She feels she has been alone for 30 years. She goes home, sits in a corner with her phone and doesn’t join the conversation.

She can’t talk to her parents and hasn’t been able to open up to therapists. She finds solace in alcohol, hoping to wipe out her depression.

“I figured that if I left home, drank and indulged in weird relationships, I would find the love I’d been chasing for the last 10 years,” she said. When she felt uncomfortable with a man, she walked out.  

She hasn’t found love, hasn’t healed, hasn’t been able to love herself. “I didn’t know I had so many scars. I’m still grappling with Ray, the men who came after him and the rejection by my parents.”

The WHO says depression is a common illness that affects more than 264 million people. It causes suffering, poor functioning at school and work, isolation and, at worst, suicide. 

As Anjela grapples with the condition, another woman, Mary Atieno*, 39, has struggled and finally dealt with her demons.

Atieno says carrying a lot of baggage for people caused her depression. “I was always available for people to tell me their problems,” she said.

“I ended up carrying so much pain. People value your skills and use you, so I became unhappy and withdrawn because it seemed everyone who came close wanted something from me.”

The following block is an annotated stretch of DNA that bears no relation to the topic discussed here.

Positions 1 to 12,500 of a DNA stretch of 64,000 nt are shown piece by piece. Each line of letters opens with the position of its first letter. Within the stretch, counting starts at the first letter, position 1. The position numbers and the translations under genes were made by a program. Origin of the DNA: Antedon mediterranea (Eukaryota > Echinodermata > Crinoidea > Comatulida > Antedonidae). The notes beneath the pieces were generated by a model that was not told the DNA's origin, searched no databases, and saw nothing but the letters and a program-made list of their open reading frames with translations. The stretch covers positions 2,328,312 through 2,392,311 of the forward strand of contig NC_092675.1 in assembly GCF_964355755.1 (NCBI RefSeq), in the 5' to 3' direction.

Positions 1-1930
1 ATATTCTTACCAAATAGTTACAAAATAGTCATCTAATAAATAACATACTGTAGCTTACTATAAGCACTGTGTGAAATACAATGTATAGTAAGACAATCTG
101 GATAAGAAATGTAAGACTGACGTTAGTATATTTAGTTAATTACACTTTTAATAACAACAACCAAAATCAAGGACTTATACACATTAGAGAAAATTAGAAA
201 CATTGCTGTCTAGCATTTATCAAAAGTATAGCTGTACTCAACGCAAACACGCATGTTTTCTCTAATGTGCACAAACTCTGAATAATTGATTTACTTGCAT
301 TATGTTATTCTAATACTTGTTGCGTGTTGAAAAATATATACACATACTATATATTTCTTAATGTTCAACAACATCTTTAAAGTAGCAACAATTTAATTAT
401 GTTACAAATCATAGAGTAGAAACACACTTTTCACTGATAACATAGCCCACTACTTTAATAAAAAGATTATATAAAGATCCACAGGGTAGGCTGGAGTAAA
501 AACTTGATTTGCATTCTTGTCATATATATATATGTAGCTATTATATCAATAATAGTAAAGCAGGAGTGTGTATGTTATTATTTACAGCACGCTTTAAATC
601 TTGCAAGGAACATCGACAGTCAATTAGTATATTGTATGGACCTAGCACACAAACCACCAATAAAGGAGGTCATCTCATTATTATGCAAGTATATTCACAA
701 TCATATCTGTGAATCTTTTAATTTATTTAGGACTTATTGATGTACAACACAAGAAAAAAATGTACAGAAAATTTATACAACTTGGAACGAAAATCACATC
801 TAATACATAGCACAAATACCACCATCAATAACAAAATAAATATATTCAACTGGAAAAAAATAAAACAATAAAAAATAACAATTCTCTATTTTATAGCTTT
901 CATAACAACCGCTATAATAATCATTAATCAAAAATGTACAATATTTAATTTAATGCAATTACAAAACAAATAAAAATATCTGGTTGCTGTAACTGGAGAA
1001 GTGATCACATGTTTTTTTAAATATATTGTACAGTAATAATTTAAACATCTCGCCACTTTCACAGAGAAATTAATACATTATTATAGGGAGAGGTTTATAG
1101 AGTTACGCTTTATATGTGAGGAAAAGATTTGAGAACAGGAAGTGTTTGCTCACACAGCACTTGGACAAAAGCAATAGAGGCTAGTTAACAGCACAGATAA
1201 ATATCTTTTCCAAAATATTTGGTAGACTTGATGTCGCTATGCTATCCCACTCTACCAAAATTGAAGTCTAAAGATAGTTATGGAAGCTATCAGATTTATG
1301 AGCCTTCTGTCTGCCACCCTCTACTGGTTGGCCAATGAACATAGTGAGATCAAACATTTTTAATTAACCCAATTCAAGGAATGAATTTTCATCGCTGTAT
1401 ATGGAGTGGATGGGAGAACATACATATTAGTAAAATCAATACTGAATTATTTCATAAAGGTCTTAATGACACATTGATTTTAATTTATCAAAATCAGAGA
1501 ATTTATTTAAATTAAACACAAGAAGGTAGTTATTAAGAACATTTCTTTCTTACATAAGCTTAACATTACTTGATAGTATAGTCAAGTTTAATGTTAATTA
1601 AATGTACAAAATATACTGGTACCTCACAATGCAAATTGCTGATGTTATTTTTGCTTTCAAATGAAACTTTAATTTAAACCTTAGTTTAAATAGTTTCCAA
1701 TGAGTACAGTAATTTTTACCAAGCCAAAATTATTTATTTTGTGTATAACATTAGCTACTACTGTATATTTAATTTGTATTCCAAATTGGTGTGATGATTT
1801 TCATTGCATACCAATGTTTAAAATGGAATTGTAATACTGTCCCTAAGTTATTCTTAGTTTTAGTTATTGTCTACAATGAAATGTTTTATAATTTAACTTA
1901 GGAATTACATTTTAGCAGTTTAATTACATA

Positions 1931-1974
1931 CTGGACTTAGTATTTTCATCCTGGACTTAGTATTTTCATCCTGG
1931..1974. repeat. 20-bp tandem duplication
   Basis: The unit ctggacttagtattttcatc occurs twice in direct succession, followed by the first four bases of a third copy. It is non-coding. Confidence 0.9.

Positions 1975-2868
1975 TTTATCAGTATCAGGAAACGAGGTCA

When she started to push back, her parents thought it was teen rebellion. They did not seem to know she could get depressed because she was generally a pleasant child.

“In my 20s, I had had enough so I just rebelled outright. I hit the peak of depression at 20,” she said.

As so many people were taking advantage of her good heart and giving nothing back, Atieno decided to escape.

My mind gave out. I spent four days in hospital, where I didn't know my name, where I was or anything else about me except that I had a baby, and I wondered where I was,"
Mary Atieno says

“I got married to escape what I felt was a lack of understanding at home. It wasn’t working, though I couldn’t quite put my finger on why.”

They had a baby but Atieno was still struggling. “I wanted out but wasn't sure how to bring it up. And there was still this lingering thought, ‘Is this really what I want?’”  

One night, she collapsed when she was about to go to bed.

“My mind gave out. I spent four days in hospital, where I didn't know my name, where I was or anything else about me except that I had a baby, and I wondered where I was,” she said.

Atieno had suffered a nervous breakdown. She didn’t remember or recognise her husband.

“He visited every day and I thought he was a good person to visit me, but I had no idea who he was. After a day or so, they put me in the psychiatric ward,” she said.